From great risk, some fortunate few are able to reap the benefits. The title character of Edith Wharton’s “Ethan Frome” often toys with this notion but reaches an inability to act. With nothing risked there is nothing gained, effectively preventing his life from moving forward or backwards. Furthermore, risk does not always yield change, as sometimes the change is the risk, a deviation from the normality of one’s life. Ethan’s inability to take risks keeps his life stagnant, immune to change like a decomposed corps in a grave.
Ethan Frome is a novel published in 1911 written by Edith Wharton. In this novel a man named Ethan Frome, who is married to Zenobia Frome, falls in love with another woman named Mattie Silver. Mattie is a bright light in Ethan’s dark life. Wharton utilizes symbolism to create emotion and meaning throughout the story. She uses objects, numbers, and the setting to shed light on the various elements of the story that she deems important.
In a final scene from Ethan Frome, Edith Wharton draws a timeline leading up to the main character, Ethan Frome, and his love interest, Mattie Silver deciding to take their lives rather than letting the rules implied by the society of Starkfield force them to part, their decision in turn contributing to the theme that confinement from pressure from society can drive citizens to their torment. Contributing to the novel as a whole, this scene also highlights Ethan’s built up misery by displaying his willingness to die in order to escape his unwanted marriage to his ailing wife, Zeena. To begin with, as a resident in Starkfield, a town whose residents, obviously unadjusted divorce, consider seven year of marriage as “not so long”, Ethan feels
The classic novel, Ethan Frome, wrote by Edith Wharton, contains a great deal of symbolism. Throughout the story, Wharton recognizes a large Elm tree that nearly kills a newly- engaged couple. In most cases, a large tree may symbolize strength or majesty, however, Wharton gives the readers an understanding of fate., when describing the tree. While coasting down a slope, Ethan and Mattie make the immoral decision to commit suicide and crash into the large tree. Ironically, the end result was not their death, but the tragic ending of the two becoming crippled which robbed them the outcome they wanted.
Throughout the romantic struggle, Ethan Frome, by Edith Wharton, Ethan Frome sacrifices himself to be happy with Mattie Silver but in the process he paves his path towards infinite limbo. Ethan Frome is introduced as a man who is battered and withering. Upon going into his backstory, we discover his true self. A man who is in a marriage with a woman he has little to no feelings for, Zeena. Mattie Silver is the new woman who he has his eyes on and for her he sacrifices everything but just saves enough to withhold his integrity and obligation.
Wharton’s Ethan Frome uses Ethan Frome to demonstrate how sexual maturation and the development of a sexual identity can be stunted by circumstance. The use of imagery, symbolism, and language in Wharton’s novel emphasize Frome’s sexual inhibition and his development of sexual feelings because of Mattie. Frome’s natural reticence combined with familial tragedy at a young age prevented Frome from developing a strong sexual identity (Farland, 718). When Frome is with Mattie at Shadow Pond, he wants to express his feelings for her, but he “had never learned to say such things,” which is an indication of how he is insecure in his sexuality (Wharton, 135). Additionally, Frome’s marriage to Zeena further stunts his sexual development, as their marriage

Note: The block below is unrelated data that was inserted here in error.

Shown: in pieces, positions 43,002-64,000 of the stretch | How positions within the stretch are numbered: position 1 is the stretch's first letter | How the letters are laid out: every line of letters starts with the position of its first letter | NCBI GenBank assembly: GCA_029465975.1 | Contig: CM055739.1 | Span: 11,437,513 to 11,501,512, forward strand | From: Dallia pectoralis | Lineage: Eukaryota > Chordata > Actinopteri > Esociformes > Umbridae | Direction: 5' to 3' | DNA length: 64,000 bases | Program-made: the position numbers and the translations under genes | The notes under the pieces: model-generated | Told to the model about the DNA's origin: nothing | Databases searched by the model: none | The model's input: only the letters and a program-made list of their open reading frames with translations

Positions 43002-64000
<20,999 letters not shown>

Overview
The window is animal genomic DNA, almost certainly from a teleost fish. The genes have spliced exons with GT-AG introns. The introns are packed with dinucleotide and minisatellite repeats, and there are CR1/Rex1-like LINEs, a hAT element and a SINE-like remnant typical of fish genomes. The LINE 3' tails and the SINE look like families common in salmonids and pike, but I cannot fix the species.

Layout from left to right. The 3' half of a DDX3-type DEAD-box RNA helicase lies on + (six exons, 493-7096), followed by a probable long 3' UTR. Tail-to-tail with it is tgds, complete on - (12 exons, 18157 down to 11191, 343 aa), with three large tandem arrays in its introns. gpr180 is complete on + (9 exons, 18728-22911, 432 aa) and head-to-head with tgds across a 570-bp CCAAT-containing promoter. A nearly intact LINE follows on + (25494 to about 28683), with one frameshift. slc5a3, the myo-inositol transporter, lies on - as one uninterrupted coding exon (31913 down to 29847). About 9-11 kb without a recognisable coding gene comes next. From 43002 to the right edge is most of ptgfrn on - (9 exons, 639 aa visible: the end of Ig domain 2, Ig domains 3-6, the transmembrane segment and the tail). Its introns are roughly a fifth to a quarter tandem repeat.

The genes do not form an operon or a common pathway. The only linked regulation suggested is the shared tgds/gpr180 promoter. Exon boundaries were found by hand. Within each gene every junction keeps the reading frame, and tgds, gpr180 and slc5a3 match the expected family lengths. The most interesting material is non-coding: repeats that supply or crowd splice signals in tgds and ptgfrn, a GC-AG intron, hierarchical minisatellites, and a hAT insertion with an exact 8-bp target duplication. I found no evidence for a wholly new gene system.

Edith Wharton powerfully conveys his thoughts through the constant use of literary devices, detailed descriptions, and strong vocabulary. The novel possesses a central theme of desire and awe toward the characters and their nature. The novel Ethan Frome is a Wharton conveys the desire Ethan has for Mattie within the first chapter of the book “like a window that has caught the sunset”. Here Wharton speaks of Mattie, through the use of similes.
Who’s to blame for Ethan Frome In the book “Ethan Frome” by Edith Wharton we see the main characters involved in a tragedy that has lifelong effects. The person to blame in this tragedy is Ethan Frome. Ethan Frome is to blame in this tragedy because he let love manipulate his judgment. If Ethan Frome was mentally strong enough to speak on his feelings with the woman he loved and his wife maybe the tragedy would’ve never happen.
In the prologue of Edith Wharton’s novella Ethan Frome, Wharton's style aids the characterization of Ethan Frome. The mood is dark and dreary the setting of Starkfield, Massachusetts during the winter. The sentences are long and leisurely which emphasizes the length of the New England winters. Due to the setting being in Massachusetts, Ethan Frome’s personality is reserved and reticent and he does not feel the need to have constant conversations with the narrator as he escorts him to his destinations. There is also a distinct dialect; for example, Harmon Gow, the “village orator,” pronounces “first” as “fust” and “worth” as “wust.”
In everyday life, people are put under many pressures and are expected to be perfect to society. In Edith Wharton’s, best-known and most popular novel, Ethan Frome, this idea is highlighted, showing the protagonist’s breakdown. Ethan Frome struggles against the rules of society and his duty to his family, fighting a battle within himself between what he wants in order to be happy and what he feels he must do to satisfy his family and society. Frome struggles between his desire for his wife’s cousin, Mattie, and his sense of duty toward Zeena, his wife. The pressures that come from the responsibilities in the Frome household lead to Ethan Frome’s emotional breakdown, showing how societal pressures can lead to harmful self-doubt.